Hexadecanethiol

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Hexadecanethiol
1-hexadecaanthiol t.png
Names
IUPAC name
hexadecane-1-thiol
Other names
1-hexadecanethiol; hexadecane-1-thiol, hexadecyl mercaptan, 1-mercaptohexadecane, cetyl mercaptan
Identifiers
3D model (JSmol)
ChemSpider
ECHA InfoCard 100.018.952
Properties
C16H34S
Molar mass 258.51 g·mol−1
Appearance Colorless liquid
Density 0,85 g/cm3
Melting point 18–20 °C (64–68 °F; 291–293 K)
Boiling point 334 °C (633 °F; 607 K)
Insoluble
Hazards
GHS pictograms The exclamation-mark pictogram in the Globally Harmonized System of Classification and Labelling of Chemicals (GHS)
GHS signal word WARNING
Flash point 135 °C (275 °F; 408 K)
Except where otherwise noted, data are given for materials in their standard state (at 25 °C [77 °F], 100 kPa).
Infobox references

1-Hexadecanethiol is a chemical compound from the group of thiols. Its chemical formula is C
16
H
34
S
.[1][2]

Synthesis[edit]

1-Hexadecanethiol can be obtained by reacting 1-bromohexadecane with thiourea.

Properties[edit]

1-Hexadecanethiol is a combustible colorless liquid with an unpleasant odor, which is practically insoluble in water.[3]

Applications[edit]

1-Hexadecanethiol is used as a synthesis chemical. The compound is also used for the production of nanoparticles and hydrophobic self-assembling monolayers, the high affinity of the thiol group to the elements of the copper group causes the thiols to spontaneously deposit in a high-order layer when a corresponding metal of a 1-hexadecanethiol solution is exposed.[4]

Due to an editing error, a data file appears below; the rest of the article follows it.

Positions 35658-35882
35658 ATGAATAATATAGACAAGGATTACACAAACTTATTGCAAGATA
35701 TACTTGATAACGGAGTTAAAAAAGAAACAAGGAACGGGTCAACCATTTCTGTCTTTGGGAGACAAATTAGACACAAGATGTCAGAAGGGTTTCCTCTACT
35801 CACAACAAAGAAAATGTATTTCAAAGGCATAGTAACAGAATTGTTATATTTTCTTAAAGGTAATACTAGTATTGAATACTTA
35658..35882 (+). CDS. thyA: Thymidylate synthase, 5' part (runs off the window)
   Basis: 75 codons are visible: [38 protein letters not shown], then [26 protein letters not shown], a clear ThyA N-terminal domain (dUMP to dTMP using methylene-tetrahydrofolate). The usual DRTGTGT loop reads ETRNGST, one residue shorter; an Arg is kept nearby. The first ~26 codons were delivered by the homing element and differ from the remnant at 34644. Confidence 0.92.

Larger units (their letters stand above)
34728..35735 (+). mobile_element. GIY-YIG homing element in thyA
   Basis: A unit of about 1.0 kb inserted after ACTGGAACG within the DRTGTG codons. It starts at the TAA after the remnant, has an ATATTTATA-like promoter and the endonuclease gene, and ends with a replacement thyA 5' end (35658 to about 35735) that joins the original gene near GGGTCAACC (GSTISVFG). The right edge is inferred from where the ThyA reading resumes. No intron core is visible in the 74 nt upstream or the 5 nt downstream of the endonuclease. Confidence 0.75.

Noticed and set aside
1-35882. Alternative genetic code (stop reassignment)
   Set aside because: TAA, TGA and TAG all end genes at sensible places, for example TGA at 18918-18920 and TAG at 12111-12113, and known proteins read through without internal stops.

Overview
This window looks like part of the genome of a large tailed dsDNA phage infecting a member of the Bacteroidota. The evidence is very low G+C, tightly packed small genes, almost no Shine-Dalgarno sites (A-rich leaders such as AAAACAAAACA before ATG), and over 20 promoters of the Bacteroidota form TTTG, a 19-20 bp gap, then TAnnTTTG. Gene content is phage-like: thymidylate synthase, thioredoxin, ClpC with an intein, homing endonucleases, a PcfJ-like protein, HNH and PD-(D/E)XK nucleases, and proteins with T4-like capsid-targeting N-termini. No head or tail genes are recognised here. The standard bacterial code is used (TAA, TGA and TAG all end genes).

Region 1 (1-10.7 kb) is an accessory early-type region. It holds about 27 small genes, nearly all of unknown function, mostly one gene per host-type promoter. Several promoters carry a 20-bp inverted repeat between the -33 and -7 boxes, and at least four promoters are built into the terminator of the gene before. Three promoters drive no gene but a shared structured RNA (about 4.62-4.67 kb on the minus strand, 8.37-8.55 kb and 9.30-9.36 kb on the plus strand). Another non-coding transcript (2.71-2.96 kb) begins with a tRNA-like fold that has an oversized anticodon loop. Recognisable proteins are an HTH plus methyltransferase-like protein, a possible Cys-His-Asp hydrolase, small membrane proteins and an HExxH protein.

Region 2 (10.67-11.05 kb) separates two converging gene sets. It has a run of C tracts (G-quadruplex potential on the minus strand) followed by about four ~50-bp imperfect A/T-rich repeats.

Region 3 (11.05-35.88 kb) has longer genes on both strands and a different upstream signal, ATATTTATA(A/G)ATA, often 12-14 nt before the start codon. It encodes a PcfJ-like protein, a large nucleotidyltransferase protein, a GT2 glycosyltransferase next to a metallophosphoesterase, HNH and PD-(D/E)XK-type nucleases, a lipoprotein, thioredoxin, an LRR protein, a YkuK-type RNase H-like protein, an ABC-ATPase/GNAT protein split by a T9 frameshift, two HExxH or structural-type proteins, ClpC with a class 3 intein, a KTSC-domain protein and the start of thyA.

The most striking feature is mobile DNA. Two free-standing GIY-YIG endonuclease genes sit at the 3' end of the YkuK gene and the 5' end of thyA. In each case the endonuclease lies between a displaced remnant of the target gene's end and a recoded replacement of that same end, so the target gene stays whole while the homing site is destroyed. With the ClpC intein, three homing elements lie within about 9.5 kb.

Toxicology and safety[edit]

The substance decomposes upon combustion with the formation of toxic gases, including sulfur oxides, it reacts violently with strong oxidizing agents, acids, reducing agents, and metals.

References[edit]

  1. ^ "1-Hexadecanethiol". Sigma Aldrich. sigmaaldrich.com. Retrieved 9 June 2017. 
  2. ^ "1-Hexadecanethiol". NIST. webbook.nist.gov. Retrieved 9 June 2017. 
  3. ^ CRC Handbook of Chemistry and Physics, 90. Edition, CRC Press, Boca Raton, Florida, 2009, ISBN 978-1-4200-9084-0, Section 3, Physical Constants of Organic Compounds, p. 3-306.
  4. ^ Desmyter, Etienne A.; Ferrell, William J.; Garces., Antonio (July 1976). "Synthesis and properties of 35S, 14C and 3H labeled S-alkyl glycerol ethers and derivatives". Chemistry and Physics of Lipids. 16 (4): 276–284. doi:10.1016/0009-3084(76)90022-0. Retrieved 9 June 2017.